Turning to FIG. 1, an operation flowchart of an embodiment in accordance with the present invention is shown. As mentioned above, a computer system, having one or more resources and one or more traces, may reach one or more conditions which, in response, it may be desirable to change the characteristics of the one or more traces, e.g., user definable trace control parameters. Generally, if the one or more conditions are reached, the one or more resources may react in response. Monitoring for the reaction of the one or more resources may anticipate that the one or more conditions have been reached. To take advantage of this anticipation, it may be desirable to monitor the status of the resources (action block 10) to determine if the computer system has reached the one or more conditions (decision block 20). This determination may be based on the current status of the resource. In addition, historical data may be collected during the monitoring process, and thus the determination may further be based on the historical perspective of the resource or a combination of both the current status and the historical perspective. If the computer system has reached the one or more conditions, then it may be desirable to change the characteristics of the one or more traces, e.g., adapt the trace control parameters, based upon the one or more conditions that have been satisfied (action block 30). As mentioned above, these characteristics or parameters may, for example, start/stop the traces and adjust the tracing detail level, e.g., low level detailed tracing or high level coarse tracing.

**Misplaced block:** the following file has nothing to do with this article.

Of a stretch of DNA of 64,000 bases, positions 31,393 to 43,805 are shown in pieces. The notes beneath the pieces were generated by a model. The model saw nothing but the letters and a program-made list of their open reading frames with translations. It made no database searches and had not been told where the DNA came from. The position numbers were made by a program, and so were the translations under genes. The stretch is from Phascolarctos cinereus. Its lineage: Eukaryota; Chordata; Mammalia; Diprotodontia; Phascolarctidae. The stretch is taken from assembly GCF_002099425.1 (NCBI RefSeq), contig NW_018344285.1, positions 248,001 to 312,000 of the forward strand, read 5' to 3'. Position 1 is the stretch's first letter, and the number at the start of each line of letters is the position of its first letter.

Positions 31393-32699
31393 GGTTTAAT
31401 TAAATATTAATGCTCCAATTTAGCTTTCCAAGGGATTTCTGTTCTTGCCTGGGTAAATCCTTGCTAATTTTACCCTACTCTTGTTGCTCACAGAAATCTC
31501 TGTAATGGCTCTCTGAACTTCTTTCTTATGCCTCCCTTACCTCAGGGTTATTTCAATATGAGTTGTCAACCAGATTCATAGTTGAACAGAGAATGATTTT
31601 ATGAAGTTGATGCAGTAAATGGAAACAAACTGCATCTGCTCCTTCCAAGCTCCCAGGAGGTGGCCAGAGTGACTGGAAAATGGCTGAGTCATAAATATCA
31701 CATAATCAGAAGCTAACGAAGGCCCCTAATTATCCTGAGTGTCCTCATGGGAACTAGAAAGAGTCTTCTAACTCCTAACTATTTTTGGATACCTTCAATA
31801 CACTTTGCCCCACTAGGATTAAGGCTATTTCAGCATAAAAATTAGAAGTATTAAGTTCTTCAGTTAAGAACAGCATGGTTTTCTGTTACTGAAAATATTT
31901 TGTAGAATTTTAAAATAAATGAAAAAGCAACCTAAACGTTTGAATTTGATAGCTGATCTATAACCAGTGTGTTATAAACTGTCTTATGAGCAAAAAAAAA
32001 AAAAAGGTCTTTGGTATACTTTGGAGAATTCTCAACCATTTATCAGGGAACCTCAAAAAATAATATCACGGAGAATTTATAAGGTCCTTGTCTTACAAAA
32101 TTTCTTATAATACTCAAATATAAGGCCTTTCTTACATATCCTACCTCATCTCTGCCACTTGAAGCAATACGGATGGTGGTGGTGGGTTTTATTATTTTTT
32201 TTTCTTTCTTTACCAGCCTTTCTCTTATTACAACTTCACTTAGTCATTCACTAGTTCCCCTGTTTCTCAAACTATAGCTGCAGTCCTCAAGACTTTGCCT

Turning to an embodiment of the invention, in FIG. 2, a trace management system (TMS) 5 is implemented using a computer system 1 having a resource 90 and a trace 40, which may be configured to trace the resource 90 or another component of the computer system 1. Generally, when a problem occurs within the computer system 1, the computer system 1 may reach a certain condition in which one or more resources 90 within the computer system 1 may react to the occurrence of the problem. Monitoring the resources 90 for this reaction may anticipate the occurrence of the problem. To take advantage of this anticipation, the TMS 5 monitors the status of the resources 90 to determine if the computer system 1 has reached the condition. Alternatively, an entity separate and/or independent from the TMS 5 may monitor the status of the resources 90. For example, such an entity may include an independent monitoring and resources-statistics collection program. If the computer system 1 has reached the condition, then this may indicate a likelihood of a problem occurring, or a likelihood that a problem is about to occur. The TMS 5, in response, may then automatically invoke the trace 40 to capture the problem in its trace logs and then continue to monitor the resource 90. If the problem subsides, the resource 90 may return back to its normal behavior. In response, the TMS 5 may automatically stop the trace 40 to conserve CPU cycles and memory space. This greatly increases the efficiency of the trace 40.